Text Me Maybe: Why Texting Could Be SMBs’ Top Tool For Customer Service

Omnichannel may be the word of the year for many businesses, but for a vast swath of small, independent players, just expanding beyond the single channel of their local storefront remains a struggle. In some cases, the dream is so distant that these busy, tight-for-time entrepreneurs neither know how to approach it, nor have time to take on the challenge.

Eric Rea, CEO and Co-founder of Podiumsaid these merchants are the target audience for Podium’s customer interaction platform. Last week (May 1), Podium announced its new Webchat service, which enables businesses to take customer conversations from their website to the texting channel to drive convenience and conversions.

Do people really want to text businesses? More to the point, do they want to give their phone number to businesses who could use it to text them back uninvited?

According to Rea, that’s a non-issue since these businesses are so small and local. It’s less like giving one’s phone number to Walmart or Applebee’s, and more like getting a reminder text from the dentist when it’s time for that semi-annual cleaning. The numbers are not sold or used for marketing purposes.

The alternative? Rea said a lack of answers, or inability to contact the business at all, can often lead customers to abandon ship and go shop with a more mainstream player that offers greater convenience. He said that 40 percent of Google searches for local businesses end with the customer visiting the business’s website, only to give up the journey because there’s no good way to reach out.

Here’s how he said texting could change that.

Customer Experience

Rea said many local businesses limit their contact methods to a landline phone number and an email contact form; they don’t even have a live webchat. The problem with landline calls is that most merchants only accept them during business hours when customers, too, are at work. That can lead to frustrating, lengthy games of phone tag, whereas texting can be more free flow.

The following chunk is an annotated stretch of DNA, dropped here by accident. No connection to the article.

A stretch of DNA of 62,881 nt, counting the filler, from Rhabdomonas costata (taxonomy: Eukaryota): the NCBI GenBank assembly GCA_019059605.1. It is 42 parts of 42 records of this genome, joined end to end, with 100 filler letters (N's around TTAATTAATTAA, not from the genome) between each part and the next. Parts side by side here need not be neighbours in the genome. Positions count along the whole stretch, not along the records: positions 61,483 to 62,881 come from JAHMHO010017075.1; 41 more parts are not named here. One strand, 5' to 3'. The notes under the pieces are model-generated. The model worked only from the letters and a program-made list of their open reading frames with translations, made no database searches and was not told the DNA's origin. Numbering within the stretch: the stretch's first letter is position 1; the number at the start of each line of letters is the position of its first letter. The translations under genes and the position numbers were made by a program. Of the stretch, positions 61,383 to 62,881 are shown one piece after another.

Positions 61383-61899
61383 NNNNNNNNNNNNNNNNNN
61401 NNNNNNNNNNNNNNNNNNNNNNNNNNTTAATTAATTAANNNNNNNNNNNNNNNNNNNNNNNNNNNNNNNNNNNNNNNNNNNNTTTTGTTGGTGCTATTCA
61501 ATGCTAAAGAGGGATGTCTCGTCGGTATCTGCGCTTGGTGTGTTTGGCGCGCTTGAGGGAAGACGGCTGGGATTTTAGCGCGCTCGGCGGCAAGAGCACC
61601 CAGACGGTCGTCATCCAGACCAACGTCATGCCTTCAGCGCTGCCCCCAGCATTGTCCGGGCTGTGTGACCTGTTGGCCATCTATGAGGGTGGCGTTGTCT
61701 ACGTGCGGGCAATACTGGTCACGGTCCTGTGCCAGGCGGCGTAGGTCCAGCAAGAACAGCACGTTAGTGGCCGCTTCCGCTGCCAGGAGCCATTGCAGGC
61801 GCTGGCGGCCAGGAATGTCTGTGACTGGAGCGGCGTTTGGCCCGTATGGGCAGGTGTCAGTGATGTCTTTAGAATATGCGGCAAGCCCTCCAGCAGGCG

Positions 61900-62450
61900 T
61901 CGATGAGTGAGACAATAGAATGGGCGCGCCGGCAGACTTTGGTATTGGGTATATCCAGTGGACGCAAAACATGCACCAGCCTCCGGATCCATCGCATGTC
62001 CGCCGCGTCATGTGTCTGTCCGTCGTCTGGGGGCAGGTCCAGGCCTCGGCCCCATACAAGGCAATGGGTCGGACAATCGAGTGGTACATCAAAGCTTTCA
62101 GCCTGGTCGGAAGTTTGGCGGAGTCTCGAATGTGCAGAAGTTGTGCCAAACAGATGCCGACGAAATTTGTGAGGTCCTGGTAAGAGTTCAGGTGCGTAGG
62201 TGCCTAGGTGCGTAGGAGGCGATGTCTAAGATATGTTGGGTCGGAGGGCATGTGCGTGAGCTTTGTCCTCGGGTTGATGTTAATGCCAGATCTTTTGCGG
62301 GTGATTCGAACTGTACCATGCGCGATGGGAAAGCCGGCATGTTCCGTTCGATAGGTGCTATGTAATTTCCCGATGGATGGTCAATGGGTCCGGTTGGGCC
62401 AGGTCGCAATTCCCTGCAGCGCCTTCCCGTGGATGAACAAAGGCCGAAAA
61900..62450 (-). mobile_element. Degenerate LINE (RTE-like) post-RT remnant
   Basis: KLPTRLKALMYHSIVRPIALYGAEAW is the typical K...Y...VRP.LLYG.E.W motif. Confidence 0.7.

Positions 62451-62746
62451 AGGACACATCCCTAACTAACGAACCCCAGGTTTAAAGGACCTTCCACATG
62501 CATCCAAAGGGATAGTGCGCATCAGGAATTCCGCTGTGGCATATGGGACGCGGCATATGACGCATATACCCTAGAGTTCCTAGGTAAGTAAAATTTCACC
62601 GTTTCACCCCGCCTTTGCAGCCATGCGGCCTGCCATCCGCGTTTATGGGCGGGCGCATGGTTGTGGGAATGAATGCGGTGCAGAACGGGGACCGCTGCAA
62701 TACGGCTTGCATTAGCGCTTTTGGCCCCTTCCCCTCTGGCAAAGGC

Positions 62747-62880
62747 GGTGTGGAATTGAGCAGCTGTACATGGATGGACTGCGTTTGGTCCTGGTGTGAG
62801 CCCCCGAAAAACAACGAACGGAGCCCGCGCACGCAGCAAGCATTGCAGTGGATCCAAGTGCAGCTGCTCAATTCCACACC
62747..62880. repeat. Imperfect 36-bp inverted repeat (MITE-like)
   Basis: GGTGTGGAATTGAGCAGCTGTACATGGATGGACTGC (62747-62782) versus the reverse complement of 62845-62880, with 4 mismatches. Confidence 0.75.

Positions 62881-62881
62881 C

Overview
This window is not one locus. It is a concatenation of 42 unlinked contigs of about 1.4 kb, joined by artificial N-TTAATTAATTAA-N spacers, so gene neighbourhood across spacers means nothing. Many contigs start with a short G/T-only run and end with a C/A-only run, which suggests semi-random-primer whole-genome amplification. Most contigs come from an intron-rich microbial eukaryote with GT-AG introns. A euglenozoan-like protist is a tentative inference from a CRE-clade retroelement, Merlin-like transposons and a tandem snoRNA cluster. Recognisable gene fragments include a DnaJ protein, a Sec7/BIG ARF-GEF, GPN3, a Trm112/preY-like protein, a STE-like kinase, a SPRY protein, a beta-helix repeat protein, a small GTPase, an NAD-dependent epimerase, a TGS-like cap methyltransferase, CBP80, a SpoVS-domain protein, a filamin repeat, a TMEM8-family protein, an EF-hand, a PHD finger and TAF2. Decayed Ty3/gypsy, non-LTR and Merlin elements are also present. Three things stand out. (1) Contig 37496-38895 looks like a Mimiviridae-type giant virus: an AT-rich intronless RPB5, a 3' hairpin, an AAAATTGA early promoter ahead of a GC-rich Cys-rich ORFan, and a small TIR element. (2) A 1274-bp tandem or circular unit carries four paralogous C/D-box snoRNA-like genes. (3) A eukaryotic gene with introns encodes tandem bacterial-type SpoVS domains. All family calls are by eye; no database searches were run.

When businesses do offer live chat, Rea said, it’s rarely manned by the business itself it’s generally outsourced to a third party, which can provide 24/7 support that the business owner cannot. However, these partners are often based overseas, so they don’t always have answers to the customer’s specific queries. That creates a poor customer experience.

That’s only compounded by the frustration of sitting around on the webpage waiting for a response to a live chat query. This experience feels like waiting on hold for a phone call, and that feels like a waste of time to customers. The expectations around response time for a webchat experience are high.

Conversely, opting to take the conversation to a texting channel whether that’s by phone or a platform, such as Facebook Messenger or Google Chat gives the customer freedom to walk away and do something else until an answer comes through. And when it does, that answer will come directly from the business itself, so it’s more likely to get to the heart of the customer’s needs.

Merchant Convenience